Baltimore sports fans got a bit of a shock this year when the Downtown Sports Exchange became the Downtown Seafood Exchange and announced that a new seafood-heavy menu would debut on May 1. Would the ballcap-and-college-T-shirt crowd be replaced by suits dining on shellfish? Not quite. The three-story building still has multiple bars and dozens of TVs, many tuned to ESPN or CNN, and retains its popular game-day drink specials. Before the game, 24-ounce "Bombers" of draft beer are $5. And from the seventh inning until last call, domestic draft beers are $2 a pint and microbrews and imports just $3. The third-floor patio is often rented out for private events on game days, but if it's open, it's a cool, shady spot to hang out.
Closer to the Inner Harbor is the Orioles Bar and Grill (300 S. Charles St.; 410-962-8300). Although it's located on the second floor of the Sheraton Inner Harbor hotel, we had high hopes for the joint -- it sports the Orioles name and official logo. What we found was a very bland (and nearly empty) bar and restaurant area with little character and little to recommend it. The tan walls are decorated with jerseys signed by legends like Earl Weaver, Jim Palmer and, er, Baltimore Raven Ray Lewis. If you sit at the bar, you can watch sports on numerous television screens.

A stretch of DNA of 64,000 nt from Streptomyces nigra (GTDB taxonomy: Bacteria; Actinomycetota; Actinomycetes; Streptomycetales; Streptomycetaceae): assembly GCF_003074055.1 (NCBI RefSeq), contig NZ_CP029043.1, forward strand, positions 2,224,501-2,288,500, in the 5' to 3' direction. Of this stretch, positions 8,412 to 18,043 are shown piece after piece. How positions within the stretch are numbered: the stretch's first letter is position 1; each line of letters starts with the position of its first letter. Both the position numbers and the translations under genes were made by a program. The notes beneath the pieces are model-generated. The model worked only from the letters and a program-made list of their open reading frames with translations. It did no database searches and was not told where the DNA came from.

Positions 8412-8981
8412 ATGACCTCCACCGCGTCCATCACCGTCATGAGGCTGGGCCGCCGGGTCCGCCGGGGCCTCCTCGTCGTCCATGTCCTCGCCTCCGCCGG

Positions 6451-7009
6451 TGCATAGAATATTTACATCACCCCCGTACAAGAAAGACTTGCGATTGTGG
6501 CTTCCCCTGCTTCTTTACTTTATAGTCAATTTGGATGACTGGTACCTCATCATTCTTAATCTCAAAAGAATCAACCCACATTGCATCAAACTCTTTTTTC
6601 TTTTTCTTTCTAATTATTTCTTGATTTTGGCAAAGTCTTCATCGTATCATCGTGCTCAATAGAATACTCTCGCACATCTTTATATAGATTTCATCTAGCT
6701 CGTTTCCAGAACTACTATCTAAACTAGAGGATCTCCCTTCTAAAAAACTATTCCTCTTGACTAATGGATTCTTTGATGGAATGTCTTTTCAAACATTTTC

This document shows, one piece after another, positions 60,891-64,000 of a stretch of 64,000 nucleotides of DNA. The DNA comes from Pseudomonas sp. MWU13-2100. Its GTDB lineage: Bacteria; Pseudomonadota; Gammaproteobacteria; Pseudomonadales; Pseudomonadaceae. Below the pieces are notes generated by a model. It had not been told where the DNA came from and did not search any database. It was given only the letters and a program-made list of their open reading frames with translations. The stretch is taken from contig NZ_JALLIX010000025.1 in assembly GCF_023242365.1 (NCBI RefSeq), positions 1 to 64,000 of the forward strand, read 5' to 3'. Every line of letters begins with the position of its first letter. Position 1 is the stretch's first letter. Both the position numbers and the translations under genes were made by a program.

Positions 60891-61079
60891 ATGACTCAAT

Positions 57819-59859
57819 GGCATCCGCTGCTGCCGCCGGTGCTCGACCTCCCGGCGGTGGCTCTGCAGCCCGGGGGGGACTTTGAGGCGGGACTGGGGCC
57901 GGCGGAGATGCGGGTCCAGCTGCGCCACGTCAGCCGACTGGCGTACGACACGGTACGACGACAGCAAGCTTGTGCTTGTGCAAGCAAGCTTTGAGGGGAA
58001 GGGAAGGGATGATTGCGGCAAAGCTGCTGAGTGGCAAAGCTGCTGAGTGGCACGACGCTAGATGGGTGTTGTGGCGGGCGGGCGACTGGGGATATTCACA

If you sit in the lounge, you can look out over the Inner Harbor and downtown Baltimore. That's about it.
After the final out, we headed up Eutaw Street to the Upper Deck (34 S. Eutaw St.; 410-752-1915), which is located across from the Bromo-Seltzer tower and a block up from Pratt Street. (To be honest, we were lured by an ad promising two-for-one drinks with a ticket stub.) Although it's so close, this second-floor bar had more occupants sporting mullets than game jerseys, and as many folks watching the Super-Shot mini-basketball game as staring at the televisions.
Other specials here included $3 beers and $1 Jell-O shooters, which are served in small plastic cups -- think of the containers you'd use for ketchup at a fast-food joint. Flavors included margarita, island passion and cherry. The Upper Deck is a fairly anonymous room, but the bartenders are friendly, and it's worth a visit if you're looking for a more divelike atmosphere. (Just beware of the gentlemen's club next door.) The Camden Pub (647 West Pratt St.; 410-547-1280) is also off the Inner Harbor-to-Camden Yards strip, which means you can actually get a seat after the game. Located west of Oriole Park and around the corner from the Babe Ruth Museum, this is a low-key sports tavern -- the walls are covered with game photos, jerseys and memorabilia. Camden Pub's menu focuses on burgers and other bar standards. For a taste of the neighborhood, try the spicy Bawlmer wings, which are cooked with butter and Old Bay seasoning.